At the end of the preview screening I attended for the follow-up to the 2012 “Spider-Man” reboot, there were arguments among members of the press. Those among them who like movies more than comic books were saying, ”Hey, this was better than I expected!” The ones who are more into comic books than movies were referring to it as a travesty.

Oh, those darn purists! Don’t they know that superhero movies aren’t made for them, but are aimed at general cinemagoers (many of whom, like myself, also have an appreciation for comic books)? Most of those snooty folks complain about pretty much all of the comics films.

“Spider-Man 2” is an effects-heavy, action-packed, sometimes too-plot-busy movie that gets you up close and familiar with characters you care about – shy Peter Parker (Andrew Garfield) and his love interest Gwen Stacy (Emma Stone) – as well as characters you might initially like but grow to fear – electrical engineer Max Dillon (Jamie Foxx) and Peter’s old pal Harry Osborn (Dane DeHaan).

The film opens with an incredibly tense and dramatic sequence in a plane that directly follows bits of the storyline from the first film, finally letting viewers in on what happened to Peter’s parents (Campbell Scott and Embeth Davidtz) after they hurriedly left young Peter off at his aunt and uncle’s home, then vanished. Yet that doesn’t exactly set the tone of the film, since that harrowing flashback scene jumps directly Peter/Spider-Man today, gleefully web-swinging above and through the streets of New York, on his way to his high school graduation, but being detoured by a heist involving many guns and a huge truck barreling down those same streets.

One of the reasons these kinds of films work so well and keep audiences so entertained is that they hop between nail-biting scenes, bits of introspection, intimate moments and explosions of all-out wildness.

In this case, it would be wise to have seen the previous film because there are quite a few references to it – for instance there are wordless scenes of Gwen’s dad (Denis Leary) that will only make sense if you know what happened to him in that film, and that make his imaginary presence in the mind of Peter all the more poignant.

But don’t worry about being confused. This film certainly stands on its own, story-wise. Max Dillon works at Oscorp, the research company run by brilliant Norman Osborn (Chris Cooper) who, on his deathbed calls for his son, Harry, who he long ago sent off to boarding school, to return, to learn about the genetic disease afflicted upon the family, and to take over the company. In another soap opera-ish area of the story, Peter and Gwen seem to be headed toward breakup mode due to the angst he suffers over her life being in danger due to his Spidey alter ego.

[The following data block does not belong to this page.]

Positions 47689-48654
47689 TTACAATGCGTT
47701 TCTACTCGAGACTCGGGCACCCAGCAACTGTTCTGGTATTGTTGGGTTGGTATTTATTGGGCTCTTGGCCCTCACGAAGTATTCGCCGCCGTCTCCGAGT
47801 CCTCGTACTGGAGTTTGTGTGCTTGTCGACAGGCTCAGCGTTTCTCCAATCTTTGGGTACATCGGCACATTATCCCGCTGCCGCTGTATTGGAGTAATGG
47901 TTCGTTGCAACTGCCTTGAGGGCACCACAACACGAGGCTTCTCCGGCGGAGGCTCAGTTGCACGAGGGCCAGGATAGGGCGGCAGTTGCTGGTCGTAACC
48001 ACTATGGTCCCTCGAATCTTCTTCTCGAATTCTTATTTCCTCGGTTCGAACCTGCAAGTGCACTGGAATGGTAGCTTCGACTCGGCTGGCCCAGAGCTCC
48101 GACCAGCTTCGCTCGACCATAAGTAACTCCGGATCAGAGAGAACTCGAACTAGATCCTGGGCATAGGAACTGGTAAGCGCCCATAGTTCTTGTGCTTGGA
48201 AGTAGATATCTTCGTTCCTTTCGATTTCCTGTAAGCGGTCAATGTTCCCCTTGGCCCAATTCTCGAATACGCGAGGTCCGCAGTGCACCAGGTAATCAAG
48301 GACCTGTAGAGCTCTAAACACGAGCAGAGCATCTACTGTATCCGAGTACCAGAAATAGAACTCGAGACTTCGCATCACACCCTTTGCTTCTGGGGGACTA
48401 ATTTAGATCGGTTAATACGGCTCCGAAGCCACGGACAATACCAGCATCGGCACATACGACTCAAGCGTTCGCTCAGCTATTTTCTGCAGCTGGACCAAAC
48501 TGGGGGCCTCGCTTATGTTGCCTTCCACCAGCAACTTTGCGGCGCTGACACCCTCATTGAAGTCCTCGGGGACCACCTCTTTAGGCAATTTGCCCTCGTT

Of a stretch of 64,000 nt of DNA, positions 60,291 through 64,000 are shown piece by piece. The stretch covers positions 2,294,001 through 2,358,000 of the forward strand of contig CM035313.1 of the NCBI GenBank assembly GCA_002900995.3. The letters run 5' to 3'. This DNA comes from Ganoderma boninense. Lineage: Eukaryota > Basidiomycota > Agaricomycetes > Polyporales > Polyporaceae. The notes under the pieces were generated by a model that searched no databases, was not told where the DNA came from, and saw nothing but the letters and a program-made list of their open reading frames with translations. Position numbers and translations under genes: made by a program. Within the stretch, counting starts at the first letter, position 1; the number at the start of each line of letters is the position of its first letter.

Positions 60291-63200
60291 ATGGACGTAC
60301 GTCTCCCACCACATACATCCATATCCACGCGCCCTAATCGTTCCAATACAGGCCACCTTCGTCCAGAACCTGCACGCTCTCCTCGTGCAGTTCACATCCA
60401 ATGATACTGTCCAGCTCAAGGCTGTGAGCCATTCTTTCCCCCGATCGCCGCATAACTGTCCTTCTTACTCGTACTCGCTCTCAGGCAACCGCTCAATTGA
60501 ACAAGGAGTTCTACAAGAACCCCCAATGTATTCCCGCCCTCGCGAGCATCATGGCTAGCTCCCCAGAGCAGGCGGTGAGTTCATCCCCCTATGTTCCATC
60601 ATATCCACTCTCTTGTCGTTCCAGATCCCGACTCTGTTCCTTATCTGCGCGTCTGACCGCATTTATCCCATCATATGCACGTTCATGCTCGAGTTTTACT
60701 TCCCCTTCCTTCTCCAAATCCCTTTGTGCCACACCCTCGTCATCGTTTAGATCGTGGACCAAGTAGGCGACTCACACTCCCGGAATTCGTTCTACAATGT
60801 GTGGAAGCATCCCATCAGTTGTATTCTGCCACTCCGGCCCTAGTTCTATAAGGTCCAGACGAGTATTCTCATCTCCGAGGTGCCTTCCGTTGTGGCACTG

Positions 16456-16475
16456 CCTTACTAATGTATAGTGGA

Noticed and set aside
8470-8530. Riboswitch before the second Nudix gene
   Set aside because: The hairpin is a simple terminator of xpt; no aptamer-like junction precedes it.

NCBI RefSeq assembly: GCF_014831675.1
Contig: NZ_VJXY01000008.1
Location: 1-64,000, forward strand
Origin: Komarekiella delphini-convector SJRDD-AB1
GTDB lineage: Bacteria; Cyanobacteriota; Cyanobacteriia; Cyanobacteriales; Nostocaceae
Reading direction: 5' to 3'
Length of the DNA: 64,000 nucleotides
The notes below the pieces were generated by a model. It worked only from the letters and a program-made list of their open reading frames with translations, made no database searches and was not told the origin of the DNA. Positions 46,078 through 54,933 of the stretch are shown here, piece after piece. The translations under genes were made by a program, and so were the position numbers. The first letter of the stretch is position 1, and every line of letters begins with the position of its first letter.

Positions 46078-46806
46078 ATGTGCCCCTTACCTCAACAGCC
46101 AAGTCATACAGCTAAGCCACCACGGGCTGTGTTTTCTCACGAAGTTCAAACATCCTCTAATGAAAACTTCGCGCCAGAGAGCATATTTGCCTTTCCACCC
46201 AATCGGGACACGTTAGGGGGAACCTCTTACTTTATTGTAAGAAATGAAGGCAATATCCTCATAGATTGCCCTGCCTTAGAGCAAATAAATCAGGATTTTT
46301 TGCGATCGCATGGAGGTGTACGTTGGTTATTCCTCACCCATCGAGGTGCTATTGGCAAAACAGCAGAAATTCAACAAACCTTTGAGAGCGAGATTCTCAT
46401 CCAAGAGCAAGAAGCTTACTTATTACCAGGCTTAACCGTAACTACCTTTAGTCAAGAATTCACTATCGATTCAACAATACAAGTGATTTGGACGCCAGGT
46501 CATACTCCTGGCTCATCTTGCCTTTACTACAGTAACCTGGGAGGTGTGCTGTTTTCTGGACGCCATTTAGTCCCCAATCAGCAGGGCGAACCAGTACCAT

Of course, in a Marvel Comics film, something always has to go terribly wrong. This time that thing happens to lonely, ever-overlooked Max, who suffers an extraordinary accident at Oscorp, dies, then wakes up in the morgue, a changed man. Really changed. Like glowing blue and sucking up every bit of electricity around him changed. Before the accident he was a nice guy. Now he’s calling himself Electro, speaking in a bass-enhanced voice, and firing bolts of electricity at everyone and everything. Foxx eats up the role, and brings it to just the right edge of craziness.

Things only get more complicated from there, but the script and direction work together in a way that keeps the story clear and concise. Garfield again proves that he was the right person to take over the role when Tobey Maguire was finished with it in the first batch of Spidey films. Garfield plays it very physically, which is what the role calls for, but he also gives us a glimpse of the character’s soulful side, usually via an array of facial expressions. He has some great scenes with Dane DeHaan as well as with his Aunt May (Sally Field). But I’m still not convinced that Emma Stone was the right choice for Gwen Stacy. Her acting is too mannered for me, and her character appears to be telegraphing what she’s going to do next, rather than surprising us.

The ending feels a bit hurried, especially where it starts letting us know what will happen in “Spider-Man 3.” But I’m OK with being hung over a cliff for a couple of years. For those keeping track, Marvel Comics honcho Stan Lee makes his obligatory cameo in the high school graduation scene.

Ed Symkus covers movies for More Content Now.

Written by Alex Kurtzman, Roberto Orci, and Jeff Pinkner; directed by Marc Webb
With Andrew Garfield, Emma Stone, Jamie Foxx, Dane DeHaan
Rated PG-13